Posted Thursday, June 7, 2012, at 5:47 AM
Five 800 ton flight deck sections of the Queen Elizabeth II aircraft carrier pass The Liver building on the River Mersey in Birkenhead, England on their way to be assembled in Scotland.
Photograph by Christopher Furlong/Getty Images
For any American who has followed the current debate over US defense cuts, the similar debate raging in the halls of the British government can provide some valuable context.
Britain maintains arguably the most broadly capable military in the world outside the US itself (thought he French, with some reason, might take issue with that claim). Nonetheless, the UK military has experienced a rapid decline in the size and ambitions of its armed forces dating back to World War II.
While Britain ranks fourth overall in world military spending, according to the latest figures from the Stockholm International Peace Research Institute, the $62 billion spent in 2011 pales behind spending by Russia ($71 billion), China ($143 billion) and the US ($711 billion).
With debt-to-GDP an even more serious problem in Britain than in the US, the country’s military budget appears likely to drop even more quickly than American spending, which is subject to the sequestered formula that aims to trim some $800 billion from the Pentagon’s plans in the next decade.
Put another way, then, the US is set to cut more from its budget over the next decade than Britain will spend.
The starkness of the debate here in London sets it apart. Unlike the US, in Britain the question is not how to balance the various capabilities and weapons systems available to the army, navy and air force, but rather, how many of those capabilities will be dropped completely.
The dilemmas and historical burdens weighing on British officials as they make these decisions come together poignantly in the Royal Navy’s effort to build a new class of aircraft carriers.
Construction of the first of the so-called Queen Elizabeth-class carriers, announced with great fanfare by Tony Blair’s Labour government in 1998, has commenced. Yet the ships remain mired in controversy, dogged by cost overruns, politically motivated design changes, and existential questions about the wisdom of a declining European power operating such huge warships well into the 21st century.
Nick Childs, a BBC defense and security correspondent and an author on military affairs, navigates these rocky shoals beautifully in his new book, Britain’s Future Navy, providing the background necessary for the outsider to grasp the strategic and political debates, but without falling back on generalizations. As in his first book, Age of the Invincible, which chronicled the development of the small British VSTOL carriers that preceded the Queen Elizabeth class, Childs leads readers on a cruise through the Admiralty, the Royal Navy’s headquarters, as well as the senior ranks of the army, air force, Royal Marines and British government as they grapple with the ever smaller pie available to feed Britain’s ever ambitious vision.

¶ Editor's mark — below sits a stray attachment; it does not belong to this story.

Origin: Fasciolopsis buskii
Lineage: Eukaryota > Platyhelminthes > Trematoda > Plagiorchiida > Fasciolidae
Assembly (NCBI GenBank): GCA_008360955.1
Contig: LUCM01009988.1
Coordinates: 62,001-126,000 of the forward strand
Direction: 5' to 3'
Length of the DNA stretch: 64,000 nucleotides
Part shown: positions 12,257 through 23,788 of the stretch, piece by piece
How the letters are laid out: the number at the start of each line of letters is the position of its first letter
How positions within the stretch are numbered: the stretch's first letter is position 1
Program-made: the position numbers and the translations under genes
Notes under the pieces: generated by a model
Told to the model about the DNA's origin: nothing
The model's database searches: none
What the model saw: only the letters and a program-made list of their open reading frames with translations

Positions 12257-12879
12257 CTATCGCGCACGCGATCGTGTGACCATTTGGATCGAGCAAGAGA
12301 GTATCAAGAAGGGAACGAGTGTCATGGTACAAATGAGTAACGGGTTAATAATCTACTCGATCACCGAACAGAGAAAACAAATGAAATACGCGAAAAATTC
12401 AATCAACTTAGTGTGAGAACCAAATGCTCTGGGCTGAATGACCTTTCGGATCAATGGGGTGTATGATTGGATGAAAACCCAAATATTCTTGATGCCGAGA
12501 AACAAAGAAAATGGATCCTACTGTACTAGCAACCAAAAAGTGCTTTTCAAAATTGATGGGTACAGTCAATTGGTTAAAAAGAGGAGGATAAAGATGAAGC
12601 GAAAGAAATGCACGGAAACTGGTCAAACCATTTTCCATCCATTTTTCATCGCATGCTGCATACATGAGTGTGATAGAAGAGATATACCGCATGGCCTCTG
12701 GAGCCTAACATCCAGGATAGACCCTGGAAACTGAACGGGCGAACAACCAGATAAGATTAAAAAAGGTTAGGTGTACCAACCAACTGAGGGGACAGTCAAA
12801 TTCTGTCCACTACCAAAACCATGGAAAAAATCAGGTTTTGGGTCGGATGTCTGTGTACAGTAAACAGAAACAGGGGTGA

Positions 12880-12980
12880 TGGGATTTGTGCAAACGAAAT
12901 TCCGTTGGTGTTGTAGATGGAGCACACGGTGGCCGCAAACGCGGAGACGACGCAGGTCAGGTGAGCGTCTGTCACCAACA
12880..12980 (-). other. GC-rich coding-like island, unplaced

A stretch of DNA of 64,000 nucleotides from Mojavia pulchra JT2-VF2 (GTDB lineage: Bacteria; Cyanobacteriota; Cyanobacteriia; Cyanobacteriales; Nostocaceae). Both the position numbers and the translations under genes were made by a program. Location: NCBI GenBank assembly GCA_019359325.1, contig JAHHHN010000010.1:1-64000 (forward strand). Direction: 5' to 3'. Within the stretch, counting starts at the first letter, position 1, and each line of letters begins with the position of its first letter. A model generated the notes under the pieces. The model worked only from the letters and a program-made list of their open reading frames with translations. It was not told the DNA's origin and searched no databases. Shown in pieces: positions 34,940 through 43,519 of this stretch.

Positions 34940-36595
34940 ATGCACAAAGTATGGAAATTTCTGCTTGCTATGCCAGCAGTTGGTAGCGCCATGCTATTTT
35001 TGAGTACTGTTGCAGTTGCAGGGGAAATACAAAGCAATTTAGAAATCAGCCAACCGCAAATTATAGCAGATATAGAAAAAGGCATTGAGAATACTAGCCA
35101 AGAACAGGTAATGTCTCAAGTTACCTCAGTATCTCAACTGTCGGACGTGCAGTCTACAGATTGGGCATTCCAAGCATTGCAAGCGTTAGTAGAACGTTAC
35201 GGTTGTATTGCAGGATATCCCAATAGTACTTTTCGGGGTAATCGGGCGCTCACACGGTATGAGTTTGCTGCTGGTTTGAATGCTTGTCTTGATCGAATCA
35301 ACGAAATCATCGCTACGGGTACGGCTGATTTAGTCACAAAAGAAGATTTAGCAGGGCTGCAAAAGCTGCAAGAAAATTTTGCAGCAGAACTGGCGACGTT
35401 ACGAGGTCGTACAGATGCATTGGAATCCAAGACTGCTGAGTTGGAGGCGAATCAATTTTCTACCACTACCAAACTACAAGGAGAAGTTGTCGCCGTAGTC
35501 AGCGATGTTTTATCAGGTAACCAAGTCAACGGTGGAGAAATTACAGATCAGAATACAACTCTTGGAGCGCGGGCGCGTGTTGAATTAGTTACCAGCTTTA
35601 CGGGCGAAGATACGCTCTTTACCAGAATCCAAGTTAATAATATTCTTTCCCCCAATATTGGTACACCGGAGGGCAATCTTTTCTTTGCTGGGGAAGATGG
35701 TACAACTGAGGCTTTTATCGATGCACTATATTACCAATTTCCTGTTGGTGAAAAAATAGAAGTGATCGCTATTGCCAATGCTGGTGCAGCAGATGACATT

In many ways, the British have been forced to hold a debate the US Navy has refused to countenance. Many strategists – and not just army and air force generals – see the continued construction of multi-billion dollar aircraft carriers like the USS Gerald R. Ford as foolish given their increasing vulnerability to anti-ship missiles and the fact that smaller, drone-centric vessels could arguably perform the same tasks more cheaply (and without risking the lives of thousands of sailors). The US Naval Institute’s authoritative journal, Proceedings, made this argument last spring, and navy circles are still buzzing about it.
As Childs recounts, even within the Royal Navy some question the decision to devote nearly all the service’s future budget to these two behemoths, a decision that will necessarily force the retirement of many surface ships and systems, including a host of frigates, the helicopter carrier HMS Ocean, and the last squadron of iconic Harrier jump jets.
Inevitably, something had to give, and Britain’s admirals appear to have chosen to bear those cuts in exchange for the big carriers – the largest ships ever build for the Royal Navy. The true pain will be borne largely by the army, and here, the US and British debates are very similar. Both nations, it seems, have decided that their involvement in two large land wars in Asia caused spending decisions that have little value going forward. Small, light and deployable ground forces (i.e., Marines and special ops) are the flavor of the day. Force projection, sea-lane protection and rapid reaction - the strength of naval forces - are being prioritized.
So Britain will have its carriers, but even this week, the coalition government is still changing the script. Reports say the Tory-LibDem government has agreed to go back to Labour’s original plan for the ships to fly the US-made F-35B short-takeoff "jump jets," reversing a decision to put catapults on deck to enable the proven F-35Cs to operate more conventionally. That two year policy detour added years and billions to the construction program, frustrating opponents and supporters alike - and still Lockheed Martin is having trouble with the V/STOL version of its F-35.
In the end, the wisdom of building them at all has to be questioned given the deeper arguments about what Britain can really afford to spend on defense. As Childs points out, fiscal realities probably mean the Queen Elizabeths will remain as vulnerable throughout their lives to the whims of government accountants as to anything fired by an enemy in anger.